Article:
Rock and Roll Easter Eggs


Wikipedia defines an Easter egg as a “hidden message, or a secret feature.” In software, it could be a simple game that appears when a certain keyboard combination is used, or on a DVD, hidden features are revealed when a menu image is selected.

Rock and roll is filled with wonderful Easter eggs. An Easter egg is not when a sample is used in a song, like how “For What it’s Worth” by Buffalo Springfield is sampled in the brilliant “He Got Game” by Public Enemy. A Rock and Roll Easter Egg (as defined by me, Larry) is a reference. It’s a clue that another song served as an inspiration for the song we are listening to. It’s a wink and a nod to the knowing listener.

These are a few Rock and Roll Easter Eggs I have come across in listening to music I like. There are not necessarily my favorites, or even the best examples, just little treasures I have come across. And so, presented in no particular order:

  1. “Blue Period” by The Smithereens > “In My Life” by The Beatles
    Off their amazing third album 11 (there’s something magical about third albums sometimes, perhaps more on that in another blog post) is the beautiful ode to sadness “Blue Period.” The Smithereens are huge Beatles fans, and later in their career would  release great song for song covers of Beatle albums. “Blue Period” features a taste of what was to come with a lovely harpsichord instrumental break, immediately recognizable as directly lifted from “In My Life” by The Beatles.

2. “Hangin’ Around Here” by John Hiatt > “The Weight” by The Band
Regular readers of my blog should not be surprised to see Nashville troubadour singer/songwriter John Hiatt included on this list. Always one of my favorites. When first listening to “Hangin’ Around Here” on his 2001 album The Tiki Bar is Open, I immediately thought I was listening to a cover of “The Weight” by The Band, one of my very favorite songs. Though it was sadly not a cover, the intro of “Hangin’ Around Here” is an unmistakable homage to a wonderful song, in fact a song that Hiatt would go on to perform regularly with original Band vocalist Levon Helm.

3. “Sense of Purpose” by The Pretenders > “Louie Louie” by The Kingsmen
Chrissie Hynde, lead vocalist and songwriter of The Pretenders, has never shied away from her love of classic rock and roll. The Pretenders did a great cover of “Stop Your Sobbing” by The Kinks and “A Thin Line Between Love and Hate” by The Persuaders. Though the 1990 “Sense of Purpose” is far from The Pretenders greatest song, it is another example of how they recognize the ongoing inspiration they get from those great early rock and  roll songs. At the very end of the song, Chrissie Hynde yells out the immortal words “Let’s get on out of here now. Let’s go!” which is almost, word for word, the same way the amazing 1963 recording of “Louie Louie” by The Kingsmen ends. Inspiration endures.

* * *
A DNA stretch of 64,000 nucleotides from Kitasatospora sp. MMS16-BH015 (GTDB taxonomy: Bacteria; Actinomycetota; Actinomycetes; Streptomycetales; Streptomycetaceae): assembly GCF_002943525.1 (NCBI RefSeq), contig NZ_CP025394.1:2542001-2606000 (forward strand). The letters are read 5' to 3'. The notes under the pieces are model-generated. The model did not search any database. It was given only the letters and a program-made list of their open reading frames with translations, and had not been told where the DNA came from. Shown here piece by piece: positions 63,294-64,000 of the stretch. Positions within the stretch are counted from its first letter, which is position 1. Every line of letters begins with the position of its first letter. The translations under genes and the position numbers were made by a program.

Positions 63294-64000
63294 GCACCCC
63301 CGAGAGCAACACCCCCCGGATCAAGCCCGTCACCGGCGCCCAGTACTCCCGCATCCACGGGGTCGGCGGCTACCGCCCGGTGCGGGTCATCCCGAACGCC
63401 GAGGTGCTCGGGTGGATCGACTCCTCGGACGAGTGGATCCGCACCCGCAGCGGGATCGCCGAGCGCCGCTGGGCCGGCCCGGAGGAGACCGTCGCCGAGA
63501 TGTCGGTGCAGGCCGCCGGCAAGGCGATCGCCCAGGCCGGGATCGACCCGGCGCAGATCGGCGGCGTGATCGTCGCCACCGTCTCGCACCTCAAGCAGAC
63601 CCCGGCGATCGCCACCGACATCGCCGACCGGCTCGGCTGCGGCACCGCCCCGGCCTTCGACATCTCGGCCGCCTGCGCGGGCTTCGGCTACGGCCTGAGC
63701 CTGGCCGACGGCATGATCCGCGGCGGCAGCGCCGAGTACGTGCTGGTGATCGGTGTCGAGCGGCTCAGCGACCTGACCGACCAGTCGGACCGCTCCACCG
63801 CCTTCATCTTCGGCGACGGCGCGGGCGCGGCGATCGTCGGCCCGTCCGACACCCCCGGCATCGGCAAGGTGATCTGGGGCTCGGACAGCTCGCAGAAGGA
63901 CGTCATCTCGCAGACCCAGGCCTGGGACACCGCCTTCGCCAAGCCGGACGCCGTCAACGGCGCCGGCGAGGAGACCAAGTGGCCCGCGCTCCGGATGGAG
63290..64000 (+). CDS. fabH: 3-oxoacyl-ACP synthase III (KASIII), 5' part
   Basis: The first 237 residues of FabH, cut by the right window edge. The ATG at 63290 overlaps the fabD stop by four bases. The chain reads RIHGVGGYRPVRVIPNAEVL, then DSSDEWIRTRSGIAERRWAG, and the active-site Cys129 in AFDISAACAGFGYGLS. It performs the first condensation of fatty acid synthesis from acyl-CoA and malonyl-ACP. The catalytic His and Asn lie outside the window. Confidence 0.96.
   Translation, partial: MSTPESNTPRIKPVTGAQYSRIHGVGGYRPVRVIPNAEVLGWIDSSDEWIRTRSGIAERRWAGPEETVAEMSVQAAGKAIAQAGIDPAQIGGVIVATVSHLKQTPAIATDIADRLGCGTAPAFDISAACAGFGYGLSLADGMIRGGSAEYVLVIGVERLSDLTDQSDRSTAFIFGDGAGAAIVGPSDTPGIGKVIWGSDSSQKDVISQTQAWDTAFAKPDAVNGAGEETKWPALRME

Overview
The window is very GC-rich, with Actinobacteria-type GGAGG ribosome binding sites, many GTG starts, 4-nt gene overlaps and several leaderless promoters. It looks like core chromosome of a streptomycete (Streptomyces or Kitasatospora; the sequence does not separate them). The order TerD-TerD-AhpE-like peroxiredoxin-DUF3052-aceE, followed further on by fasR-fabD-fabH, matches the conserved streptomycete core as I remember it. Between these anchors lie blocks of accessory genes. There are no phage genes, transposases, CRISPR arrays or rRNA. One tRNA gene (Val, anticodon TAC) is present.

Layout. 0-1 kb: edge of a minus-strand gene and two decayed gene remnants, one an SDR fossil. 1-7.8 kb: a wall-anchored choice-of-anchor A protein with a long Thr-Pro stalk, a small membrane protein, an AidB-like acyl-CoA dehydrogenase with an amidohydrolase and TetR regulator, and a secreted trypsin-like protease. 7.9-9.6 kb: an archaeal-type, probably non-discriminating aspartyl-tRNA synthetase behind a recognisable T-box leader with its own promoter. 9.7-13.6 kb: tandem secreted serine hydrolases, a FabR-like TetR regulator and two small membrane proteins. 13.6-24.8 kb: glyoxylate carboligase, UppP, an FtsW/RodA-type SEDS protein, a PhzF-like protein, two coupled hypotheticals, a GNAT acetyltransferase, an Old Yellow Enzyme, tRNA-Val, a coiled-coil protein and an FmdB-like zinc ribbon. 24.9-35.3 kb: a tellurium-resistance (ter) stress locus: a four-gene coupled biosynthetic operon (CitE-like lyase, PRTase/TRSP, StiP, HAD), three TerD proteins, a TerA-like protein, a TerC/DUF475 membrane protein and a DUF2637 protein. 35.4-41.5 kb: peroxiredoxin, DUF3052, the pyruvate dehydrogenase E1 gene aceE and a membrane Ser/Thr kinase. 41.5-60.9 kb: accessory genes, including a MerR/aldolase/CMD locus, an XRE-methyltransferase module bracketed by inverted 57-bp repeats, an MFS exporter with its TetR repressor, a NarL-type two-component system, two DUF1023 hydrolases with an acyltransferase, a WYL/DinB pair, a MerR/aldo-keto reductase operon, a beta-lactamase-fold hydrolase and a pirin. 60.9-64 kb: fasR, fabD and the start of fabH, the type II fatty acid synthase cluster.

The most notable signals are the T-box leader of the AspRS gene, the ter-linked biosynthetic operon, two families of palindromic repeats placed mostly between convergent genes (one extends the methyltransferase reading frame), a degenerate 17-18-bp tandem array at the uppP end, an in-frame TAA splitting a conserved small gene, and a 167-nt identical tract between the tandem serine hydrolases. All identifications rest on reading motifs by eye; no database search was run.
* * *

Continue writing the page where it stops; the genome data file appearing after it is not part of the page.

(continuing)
4. “The Ballad of the Kingsmen” by Todd Snider > “Let’s Get it On” by Marvin Gaye
As long as there has been rock and roll, there has been censorship, a topic Todd Snider examines with intelligence, humor and exasperation in his amazing 5:03 epic ode to how songs have been misunderstood through the years. “The Ballad of the Kingsmen” begins with “Louie Louie,” then goes on to Marilyn Manson, Marvin Gaye and beyond. As the song fades out, Snider can be heard singing the chorus from “Let’s Get it On” by Marvin Gaye…a controversial song if there ever was one.

5. “Hard Core Troubadour” by Steve Earle > “Rosalita” by Bruce Springsteen
Steve Earle released the I Feel Alright album after dealing with drugs, weapons and prison in the early 1990’s. The center piece of this redemptive, therapeutic album is “Hard Core Troubadour.” Besides a biting reference to Romeo and Juliet with the line “Girl, better figure out which is which. Wherefore art thou Romeo you son of a bitch?” (LOVE that line!). Earle also references Bruce Springsteen, who perhaps wrote the classic “Rosalita” with Romeo and  Juliet in mind as well, as Steve Earle includes the line “He’s the last of the all night, do right. Hey Rosalita, won’t you come out tonight?” Shakespeare and Springsteen, all in one song. Not bad.

6. “Young Americans” by David Bowie > “A Day in The Life” by The Beatles
There are few songs in the David Bowie canon as joyous and celebratory as “Young Americans,” released in 1975 off the album of the same name. I don’t know what this song is about.

“Do you remember President Nixon?”
“Took him minutes, it took her nowhere.”

David Sanborn’s saxophone is wailing. Luther Vandross harmonizes behind Bowie. And then, towards the end, as if to unite us all, we remember the ending of Sgt. Peppers’ Lonely Hearts Club Band when Bowie sings the first lines from “A Day in The Life.”
“I read the news today, Oh boy”

7. “Only Wanna Be With You” by Hootie and the Blowfish > “Tangled Up in Blue” by Bob Dylan
Rock and Roll Easter Eggs exist due to inspiration. The song, the melody, or the message inspired an artist, and referencing the source of that inspiration connects the artist, and us, to the source of that inspiration. Hootie and the Blowfish reference Bob Dylans’ 1975 “Tangled Up in Blue” in their 1995 monster smash “Only Wanna Be With You.” Featuring several complete lines from the song, there can be no mistake where the inspiration came from.

These seven songs only scratch the surface. Rock and Roll has been around for over 60 years. What are your favorite Rock and Roll Easter Eggs?

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